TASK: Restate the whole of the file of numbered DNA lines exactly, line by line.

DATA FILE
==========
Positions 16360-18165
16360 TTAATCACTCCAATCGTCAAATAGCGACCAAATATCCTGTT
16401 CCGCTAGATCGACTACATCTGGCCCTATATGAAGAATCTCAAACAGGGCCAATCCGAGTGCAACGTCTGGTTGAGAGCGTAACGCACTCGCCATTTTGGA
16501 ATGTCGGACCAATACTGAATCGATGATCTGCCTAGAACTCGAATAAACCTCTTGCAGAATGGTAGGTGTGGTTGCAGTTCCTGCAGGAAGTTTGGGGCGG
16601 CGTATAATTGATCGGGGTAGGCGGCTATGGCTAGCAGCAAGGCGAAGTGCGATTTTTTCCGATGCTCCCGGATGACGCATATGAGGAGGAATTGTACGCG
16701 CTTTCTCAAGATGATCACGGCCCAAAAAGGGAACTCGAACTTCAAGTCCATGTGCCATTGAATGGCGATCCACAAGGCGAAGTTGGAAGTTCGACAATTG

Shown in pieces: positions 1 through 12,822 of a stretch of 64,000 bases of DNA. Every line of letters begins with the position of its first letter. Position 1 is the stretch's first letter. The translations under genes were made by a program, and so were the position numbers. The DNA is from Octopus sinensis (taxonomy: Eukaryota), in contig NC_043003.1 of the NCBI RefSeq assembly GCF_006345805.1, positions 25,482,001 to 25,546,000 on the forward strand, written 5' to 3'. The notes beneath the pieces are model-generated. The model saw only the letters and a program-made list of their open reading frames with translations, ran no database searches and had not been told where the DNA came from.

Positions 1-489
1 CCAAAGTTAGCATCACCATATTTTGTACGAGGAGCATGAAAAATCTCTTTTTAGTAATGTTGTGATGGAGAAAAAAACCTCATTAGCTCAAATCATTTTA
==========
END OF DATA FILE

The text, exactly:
Positions 16360-18165
16360 TTAATCACTCCAATCGTCAAATAGCGACCAAATATCCTGTT
16401 CCGCTAGATCGACTACATCTGGCCCTATATGAAGAATCTCAAACAGGGCCAATCCGAGTGCAACGTCTGGTTGAGAGCGTAACGCACTCGCCATTTTGGA
16501 ATGTCGGACCAATACTGAATCGATGATCTGCCTAGAACTCGAATAAACCTCTTGCAGAATGGTAGGTGTGGTTGCAGTTCCTGCAGGAAGTTTGGGGCGG
16601 CGTATAATTGATCGGGGTAGGCGGCTATGGCTAGCAGCAAGGCGAAGTGCGATTTTTTCCGATGCTCCCGGATGACGCATATGAGGAGGAATTGTACGCG
16701 CTTTCTCAAGATGATCACGGCCCAAAAAGGGAACTCGAACTTCAAGTCCATGTGCCATTGAATGGCGATCCACAAGGCGAAGTTGGAAGTTCGACAATTG

Shown in pieces: positions 1 through 12,822 of a stretch of 64,000 bases of DNA. Every line of letters begins with the position of its first letter. Position 1 is the stretch's first letter. The translations under genes were made by a program, and so were the position numbers. The DNA is from Octopus sinensis (taxonomy: Eukaryota), in contig NC_043003.1 of the NCBI RefSeq assembly GCF_006345805.1, positions 25,482,001 to 25,546,000 on the forward strand, written 5' to 3'. The notes beneath the pieces are model-generated. The model saw only the letters and a program-made list of their open reading frames with translations, ran no database searches and had not been told where the DNA came from.

Positions 1-489
1 CCAAAGTTAGCATCACCATATTTTGTACGAGGAGCATGAAAAATCTCTTTTTAGTAATGTTGTGATGGAGAAAAAAACCTCATTAGCTCAAATCATTTTA